Organic Schmorganic update

I blogged about this recently, and it looks like we’re one step closer to “primarily organic” food. The USDA moves forward in its plan to sneak in 5% non-organic content into organic food. Note that with fat-heavy ingredients such as fish oil, even 5% can carry a significant punch of bioaccumulative nasties including pesticides, PCBs, mercury, etc. But that should be an isolated case. Fish oil made for EU consumption is already tested extensively for these compounds. So, most manufacturers should already be producing the clean stuff. In the end, the health effects of this change are likely to be very minor.

Couldn’t they just call it 95% organic? Can’t we be trusted to do basic math? it could be a competition. “My bar is 97% organic, is yours only 95??” – Truth in labeling!

Nonorganic ingredients get tentative OK – Los Angeles Times

The U.S. Department of Agriculture gave interim approval Friday to a controversial proposal to allow 38 nonorganic ingredients to be used in foods carrying the “USDA Organic” seal. But the agency also allowed an extra 60 days for public comment.

Manufacturers of organic foods had pushed for the change, arguing that the 38 items are minor ingredients in their products and are difficult to find in organic form. But consumers opposed to the use of pesticides, chemical fertilizers, antibiotics and growth hormones in food production bombarded the USDA with more than 1,000 complaints last month.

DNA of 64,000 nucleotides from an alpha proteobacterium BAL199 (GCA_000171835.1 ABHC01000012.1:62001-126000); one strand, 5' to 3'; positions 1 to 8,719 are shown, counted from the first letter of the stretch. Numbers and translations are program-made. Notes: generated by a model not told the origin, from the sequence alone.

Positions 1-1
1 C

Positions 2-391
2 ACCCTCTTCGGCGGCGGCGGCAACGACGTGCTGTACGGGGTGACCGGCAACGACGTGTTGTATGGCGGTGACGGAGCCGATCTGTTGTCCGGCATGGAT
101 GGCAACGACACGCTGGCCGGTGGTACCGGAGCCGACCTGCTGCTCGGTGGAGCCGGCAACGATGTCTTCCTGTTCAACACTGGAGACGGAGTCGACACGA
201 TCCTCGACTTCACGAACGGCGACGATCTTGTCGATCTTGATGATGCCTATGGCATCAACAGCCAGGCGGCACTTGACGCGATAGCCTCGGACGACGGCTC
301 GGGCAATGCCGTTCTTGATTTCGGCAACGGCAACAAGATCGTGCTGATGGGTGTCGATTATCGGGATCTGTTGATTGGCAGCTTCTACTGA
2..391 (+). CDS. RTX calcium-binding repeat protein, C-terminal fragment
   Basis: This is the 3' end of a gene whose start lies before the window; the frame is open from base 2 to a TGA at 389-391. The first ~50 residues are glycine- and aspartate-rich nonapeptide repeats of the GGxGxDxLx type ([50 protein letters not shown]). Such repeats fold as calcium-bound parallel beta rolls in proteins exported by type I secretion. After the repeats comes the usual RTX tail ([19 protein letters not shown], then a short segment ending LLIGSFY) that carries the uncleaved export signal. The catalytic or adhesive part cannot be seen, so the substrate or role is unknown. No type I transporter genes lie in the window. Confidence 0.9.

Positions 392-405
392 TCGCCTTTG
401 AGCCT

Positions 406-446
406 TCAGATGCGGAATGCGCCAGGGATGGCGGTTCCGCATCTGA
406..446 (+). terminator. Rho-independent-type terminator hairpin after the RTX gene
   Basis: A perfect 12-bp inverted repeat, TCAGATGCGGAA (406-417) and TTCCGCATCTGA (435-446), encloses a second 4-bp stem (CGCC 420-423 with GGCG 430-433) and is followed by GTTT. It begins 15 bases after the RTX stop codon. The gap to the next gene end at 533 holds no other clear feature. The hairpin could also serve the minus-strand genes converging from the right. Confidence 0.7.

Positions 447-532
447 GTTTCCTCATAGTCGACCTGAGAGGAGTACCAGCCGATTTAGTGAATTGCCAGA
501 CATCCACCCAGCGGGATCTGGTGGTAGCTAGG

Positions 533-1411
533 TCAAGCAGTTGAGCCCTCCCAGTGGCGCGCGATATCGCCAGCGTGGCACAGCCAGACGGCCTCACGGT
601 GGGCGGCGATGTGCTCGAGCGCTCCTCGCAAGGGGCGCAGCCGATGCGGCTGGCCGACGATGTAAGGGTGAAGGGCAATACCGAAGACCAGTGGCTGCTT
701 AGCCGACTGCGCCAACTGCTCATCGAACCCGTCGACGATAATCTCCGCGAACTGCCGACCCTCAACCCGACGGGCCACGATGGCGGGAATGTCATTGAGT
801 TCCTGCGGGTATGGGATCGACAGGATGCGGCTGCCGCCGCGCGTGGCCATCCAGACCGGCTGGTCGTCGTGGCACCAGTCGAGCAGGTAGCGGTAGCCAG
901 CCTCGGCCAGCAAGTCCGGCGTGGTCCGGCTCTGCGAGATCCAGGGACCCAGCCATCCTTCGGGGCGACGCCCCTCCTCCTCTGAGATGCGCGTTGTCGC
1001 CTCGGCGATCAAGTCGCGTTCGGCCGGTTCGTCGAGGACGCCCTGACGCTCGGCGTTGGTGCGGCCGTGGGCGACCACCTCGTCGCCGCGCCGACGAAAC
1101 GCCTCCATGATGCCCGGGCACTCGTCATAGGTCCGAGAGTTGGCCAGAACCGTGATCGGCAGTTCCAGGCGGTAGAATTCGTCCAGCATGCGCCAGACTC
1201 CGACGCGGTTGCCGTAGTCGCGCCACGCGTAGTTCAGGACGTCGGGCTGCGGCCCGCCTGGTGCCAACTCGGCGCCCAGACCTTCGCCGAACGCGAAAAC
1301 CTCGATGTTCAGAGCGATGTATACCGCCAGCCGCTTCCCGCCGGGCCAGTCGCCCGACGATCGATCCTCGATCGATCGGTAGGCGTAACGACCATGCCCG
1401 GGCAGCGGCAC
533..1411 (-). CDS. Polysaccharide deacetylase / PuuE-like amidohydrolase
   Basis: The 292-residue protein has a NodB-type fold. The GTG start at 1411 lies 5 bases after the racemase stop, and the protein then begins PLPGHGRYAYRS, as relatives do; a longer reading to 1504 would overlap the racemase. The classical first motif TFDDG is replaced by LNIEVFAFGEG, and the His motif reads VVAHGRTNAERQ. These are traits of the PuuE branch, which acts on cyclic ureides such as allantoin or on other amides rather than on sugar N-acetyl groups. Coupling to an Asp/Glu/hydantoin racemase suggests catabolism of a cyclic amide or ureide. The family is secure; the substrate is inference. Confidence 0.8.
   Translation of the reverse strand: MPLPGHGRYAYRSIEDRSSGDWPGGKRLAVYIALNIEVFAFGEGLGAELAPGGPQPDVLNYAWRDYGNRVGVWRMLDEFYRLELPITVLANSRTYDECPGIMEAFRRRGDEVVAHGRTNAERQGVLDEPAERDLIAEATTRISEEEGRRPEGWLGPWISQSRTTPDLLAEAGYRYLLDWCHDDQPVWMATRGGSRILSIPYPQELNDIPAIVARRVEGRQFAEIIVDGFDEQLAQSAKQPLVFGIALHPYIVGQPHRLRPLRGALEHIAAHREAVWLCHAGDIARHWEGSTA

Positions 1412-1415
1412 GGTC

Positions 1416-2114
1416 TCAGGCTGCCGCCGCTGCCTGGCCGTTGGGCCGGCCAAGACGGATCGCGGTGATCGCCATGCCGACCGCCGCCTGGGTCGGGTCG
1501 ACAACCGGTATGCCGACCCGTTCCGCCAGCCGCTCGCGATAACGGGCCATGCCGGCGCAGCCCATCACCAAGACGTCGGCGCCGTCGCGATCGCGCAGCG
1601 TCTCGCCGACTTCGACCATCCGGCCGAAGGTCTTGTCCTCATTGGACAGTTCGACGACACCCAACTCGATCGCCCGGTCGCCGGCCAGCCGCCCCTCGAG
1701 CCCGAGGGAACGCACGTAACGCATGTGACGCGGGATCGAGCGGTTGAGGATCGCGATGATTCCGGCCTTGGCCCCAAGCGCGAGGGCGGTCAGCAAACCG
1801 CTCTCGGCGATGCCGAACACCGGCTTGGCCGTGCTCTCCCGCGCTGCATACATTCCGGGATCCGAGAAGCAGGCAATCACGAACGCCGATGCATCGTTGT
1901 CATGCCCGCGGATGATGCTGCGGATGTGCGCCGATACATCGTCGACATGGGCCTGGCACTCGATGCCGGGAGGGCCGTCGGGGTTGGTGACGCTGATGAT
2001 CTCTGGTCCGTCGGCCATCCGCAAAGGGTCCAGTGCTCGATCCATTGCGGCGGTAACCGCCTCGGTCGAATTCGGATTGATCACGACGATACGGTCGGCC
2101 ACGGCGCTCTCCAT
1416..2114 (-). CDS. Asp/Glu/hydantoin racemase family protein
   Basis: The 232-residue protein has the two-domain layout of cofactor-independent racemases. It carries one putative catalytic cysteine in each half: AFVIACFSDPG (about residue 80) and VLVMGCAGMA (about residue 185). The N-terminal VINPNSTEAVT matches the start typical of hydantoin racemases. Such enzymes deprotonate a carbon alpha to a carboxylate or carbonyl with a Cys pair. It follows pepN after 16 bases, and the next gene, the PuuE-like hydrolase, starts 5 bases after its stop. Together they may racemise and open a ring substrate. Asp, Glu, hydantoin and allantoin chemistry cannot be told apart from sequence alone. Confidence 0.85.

“If the label says organic, everything in that food should be organic,” wrote Kimberly Wilson of Austin, Texas, in one typical comment. “If they put something in the food that isn’t organic, they shouldn’t be able to call it organic. No exception.”

The list approved Friday includes 19 food colorings, two starches, hops, sausage casings, fish oil, chipotle chili pepper, gelatin, celery powder, dill weed oil, frozen lemongrass, Wakame seaweed, Turkish bay leaves and whey protein concentrate.

Manufacturers will be allowed to use conventionally grown versions of these ingredients in foods carrying the USDA seal, provided that they can’t find organic equivalents and that nonorganics comprise no more than 5% of the product.

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